Eva Schwab | Text

Wolf Singer

 

The title of one of Eva’s exhibitions was Wie es ist, wenn es war (As It Is When It Was*), which summed up in the briefest possible way the questions that have preoccupied her and shaped her work for many years: What is the relationship between the present and autobiographical memory? To what extent are we able to detach our self-perception and our view of the world from the stuff of the past that has formed us? And is this even pivotal to identity and self-presence, or is it rather the case that history and the present are woven together into a fabric that can be constantly augmented with new patterns – until it is handed down to the next generation, who in turn will never complete it?

When Eva paints on photographs and imprints her current perspective onto these seemingly objective testimonials of the past, she engages in a process that each of us unconsciously goes through every time we remember. The memory traces of anything we recall are destabilised by each act of remembering, and subsequently have to be carved anew. This process takes hours, and is undertaken in the context of our current experience. The recalled traces are embedded in new contexts and then stored away again – until the next time. Accordingly, we are constantly rewriting our autobiographies and adapting them to our current point of view. This is how we shape our own history and hence our self-image. And this is exactly what Eva is expressing with her encaustic images, which tell us how it is when it was. It is no coincidence that she has chosen wax as the medium for her paintings: this is, after all, the material that is ‘lost’ when a sculptural form is cast in bronze, solidified for all eternity.

In recent years, however, a profound shift has occurred in Eva’s work. The overpainted images of the past now only appear occasionally. Her new paintings emerge without templates and contain no prescribed elements, although their subjects do not deny what has gone before. It appears to me that in the overpainted memory images, Eva has managed to reconcile the past – her personal past – with the present; she has discarded the baggage in order to weave the historical fabric into the future. The focus now is not only on what has been, but on what lies ahead, what is to come: traces of aging, decay, people marked by life. Sharpened by studying the contingency of its own history, the gaze is now turned outwards and sees the chasms and faults that lie beyond itself. The Hysterikerinnen (Hysterics) series and the portraits of old women offer striking evidence of this leap out of personal history into the projected future of others.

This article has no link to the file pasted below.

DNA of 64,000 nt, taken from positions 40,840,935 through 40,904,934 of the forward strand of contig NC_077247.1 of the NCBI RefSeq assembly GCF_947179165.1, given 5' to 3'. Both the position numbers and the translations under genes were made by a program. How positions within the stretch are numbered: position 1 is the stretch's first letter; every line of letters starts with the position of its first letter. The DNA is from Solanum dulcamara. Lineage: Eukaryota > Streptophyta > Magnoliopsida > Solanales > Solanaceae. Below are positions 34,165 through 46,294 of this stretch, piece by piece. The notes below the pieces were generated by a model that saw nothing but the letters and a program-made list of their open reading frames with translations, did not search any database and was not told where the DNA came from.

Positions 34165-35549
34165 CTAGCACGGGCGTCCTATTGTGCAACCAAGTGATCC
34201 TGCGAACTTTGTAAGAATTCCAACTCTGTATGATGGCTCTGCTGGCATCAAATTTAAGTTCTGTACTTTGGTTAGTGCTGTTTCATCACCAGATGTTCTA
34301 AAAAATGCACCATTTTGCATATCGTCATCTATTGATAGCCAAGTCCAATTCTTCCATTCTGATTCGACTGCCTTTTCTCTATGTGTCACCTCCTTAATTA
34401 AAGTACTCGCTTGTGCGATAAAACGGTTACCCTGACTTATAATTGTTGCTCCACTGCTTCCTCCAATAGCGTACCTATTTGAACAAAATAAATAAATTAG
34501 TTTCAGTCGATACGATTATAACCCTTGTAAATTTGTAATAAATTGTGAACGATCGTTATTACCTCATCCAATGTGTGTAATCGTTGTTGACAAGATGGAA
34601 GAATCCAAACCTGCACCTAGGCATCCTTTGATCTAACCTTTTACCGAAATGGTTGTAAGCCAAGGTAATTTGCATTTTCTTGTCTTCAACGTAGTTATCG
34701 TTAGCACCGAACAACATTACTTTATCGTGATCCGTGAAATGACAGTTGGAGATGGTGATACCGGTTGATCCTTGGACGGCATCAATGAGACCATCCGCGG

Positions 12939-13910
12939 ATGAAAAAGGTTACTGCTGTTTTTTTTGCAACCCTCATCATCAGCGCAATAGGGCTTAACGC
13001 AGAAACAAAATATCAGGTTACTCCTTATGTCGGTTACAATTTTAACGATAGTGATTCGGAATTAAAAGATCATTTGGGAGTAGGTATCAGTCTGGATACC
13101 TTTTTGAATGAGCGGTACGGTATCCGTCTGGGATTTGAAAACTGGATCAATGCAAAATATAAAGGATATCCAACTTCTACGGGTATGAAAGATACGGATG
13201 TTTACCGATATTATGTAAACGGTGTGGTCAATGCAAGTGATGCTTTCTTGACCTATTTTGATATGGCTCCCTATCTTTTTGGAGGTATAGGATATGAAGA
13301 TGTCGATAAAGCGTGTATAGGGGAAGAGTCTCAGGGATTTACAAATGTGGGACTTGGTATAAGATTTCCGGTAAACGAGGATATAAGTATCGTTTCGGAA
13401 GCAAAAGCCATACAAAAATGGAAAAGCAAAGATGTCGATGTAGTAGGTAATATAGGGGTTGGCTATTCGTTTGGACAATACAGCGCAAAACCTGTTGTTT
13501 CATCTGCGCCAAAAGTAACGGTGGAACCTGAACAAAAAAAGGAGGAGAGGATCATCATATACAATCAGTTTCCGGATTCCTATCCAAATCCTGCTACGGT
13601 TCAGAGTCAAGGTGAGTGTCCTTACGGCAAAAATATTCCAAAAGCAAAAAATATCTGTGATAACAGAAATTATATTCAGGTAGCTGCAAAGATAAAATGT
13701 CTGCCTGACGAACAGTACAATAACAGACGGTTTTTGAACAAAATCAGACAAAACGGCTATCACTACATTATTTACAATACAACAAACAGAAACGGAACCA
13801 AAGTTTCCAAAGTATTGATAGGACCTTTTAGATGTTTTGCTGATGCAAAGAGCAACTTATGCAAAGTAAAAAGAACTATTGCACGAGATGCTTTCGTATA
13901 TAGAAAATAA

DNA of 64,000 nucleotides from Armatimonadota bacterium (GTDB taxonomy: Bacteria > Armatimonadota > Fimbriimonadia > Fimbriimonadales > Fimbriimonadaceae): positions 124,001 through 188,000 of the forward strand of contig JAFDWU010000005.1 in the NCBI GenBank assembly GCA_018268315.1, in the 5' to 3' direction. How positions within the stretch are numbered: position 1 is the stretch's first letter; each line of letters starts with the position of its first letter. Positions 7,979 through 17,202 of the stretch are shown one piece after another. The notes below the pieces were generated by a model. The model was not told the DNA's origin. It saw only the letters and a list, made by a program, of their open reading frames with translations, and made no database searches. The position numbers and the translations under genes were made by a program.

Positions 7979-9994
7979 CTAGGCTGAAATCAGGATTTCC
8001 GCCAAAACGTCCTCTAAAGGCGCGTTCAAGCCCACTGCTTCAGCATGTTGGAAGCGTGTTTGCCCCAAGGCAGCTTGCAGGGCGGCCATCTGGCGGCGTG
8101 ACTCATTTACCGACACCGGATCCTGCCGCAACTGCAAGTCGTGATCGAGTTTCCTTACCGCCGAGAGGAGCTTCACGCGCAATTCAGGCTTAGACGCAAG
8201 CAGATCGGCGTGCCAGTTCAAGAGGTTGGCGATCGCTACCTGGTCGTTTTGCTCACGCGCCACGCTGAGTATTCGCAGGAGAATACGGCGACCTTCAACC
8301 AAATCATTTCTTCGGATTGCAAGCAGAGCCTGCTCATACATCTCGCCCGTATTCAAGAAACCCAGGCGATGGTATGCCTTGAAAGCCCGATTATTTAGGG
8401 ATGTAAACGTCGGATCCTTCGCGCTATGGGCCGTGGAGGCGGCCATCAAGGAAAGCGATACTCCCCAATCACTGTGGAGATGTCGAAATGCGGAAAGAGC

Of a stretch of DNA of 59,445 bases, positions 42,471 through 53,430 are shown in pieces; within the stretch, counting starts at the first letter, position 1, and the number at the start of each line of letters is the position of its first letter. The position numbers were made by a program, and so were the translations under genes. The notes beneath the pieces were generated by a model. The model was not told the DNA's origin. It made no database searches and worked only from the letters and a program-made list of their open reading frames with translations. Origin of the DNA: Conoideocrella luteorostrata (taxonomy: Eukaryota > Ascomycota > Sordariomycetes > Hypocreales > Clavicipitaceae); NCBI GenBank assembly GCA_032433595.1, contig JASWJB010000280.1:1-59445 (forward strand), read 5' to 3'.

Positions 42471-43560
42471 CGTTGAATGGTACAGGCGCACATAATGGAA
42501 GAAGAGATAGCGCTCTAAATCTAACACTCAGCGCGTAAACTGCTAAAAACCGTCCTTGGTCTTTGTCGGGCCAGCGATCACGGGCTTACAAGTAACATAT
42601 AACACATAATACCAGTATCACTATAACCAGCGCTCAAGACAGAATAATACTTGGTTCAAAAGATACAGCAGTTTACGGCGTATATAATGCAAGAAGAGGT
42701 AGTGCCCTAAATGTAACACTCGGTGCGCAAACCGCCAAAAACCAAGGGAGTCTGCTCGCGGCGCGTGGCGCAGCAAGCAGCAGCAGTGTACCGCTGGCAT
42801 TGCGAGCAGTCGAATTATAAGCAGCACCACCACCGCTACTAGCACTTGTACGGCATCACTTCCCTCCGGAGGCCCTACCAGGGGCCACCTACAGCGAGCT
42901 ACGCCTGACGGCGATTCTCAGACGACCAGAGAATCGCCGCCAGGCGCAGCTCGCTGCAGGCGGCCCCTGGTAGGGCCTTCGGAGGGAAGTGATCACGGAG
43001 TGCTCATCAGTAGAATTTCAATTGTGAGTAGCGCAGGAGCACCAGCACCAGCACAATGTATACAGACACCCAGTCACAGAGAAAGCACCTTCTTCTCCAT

And after this excursion into the antithesis of looking backwards, Eva returns to the place where what she is showing us now comes into being – the place where the past and the future meet, and where actuality resides, which can only be the way it is because so much has gone before. Eva has arrived in the present and connected with herself, and what she observes and combines here can be compared to visionary cabinets of curiosities. Yet these are not cabinets filled with random objects, curiosities from other cultures that have been gathered together to be marvelled at; here, symbols – our ubiquitous symbols of what is and what was – are interwoven and create a relational fabric that defies rational description, a fabric that demands to be explored and felt. Incredible textures that are perhaps best compared to the permanently reforming and always unique patterns of ocean waves. We encounter the myths of rebirth, the recurrence of something that has been before – somewhere deep inside, the subconscious is aware of this legacy that connects us all. In the creation myths we find the concept of the primordial mother; today we talk about collective consciousness, morphogenetic fields and esoteric panpsychisms – what all of these refer to are our common, shared roots.

The new images are increasingly complex. They hold up a mirror to our unstructured world and form associations between things that only appear to be unconnected; to the world we know, they add a new, other world, one whose reality eludes photographic documentation. Now, old myths appear next to metaphors for abstract scientific concepts, mysterious forces and the euphoric belief in progress of a technologised civilisation. Injuries and loneliness are rendered visible.

Translation by Birgit Nielsen, reworked by Jacqueline Todd

Introductory speech for the exhibition Hippokamp,
Oberfinanzdirektion Frankfurt am Main, 2014

* Title of a song by New Order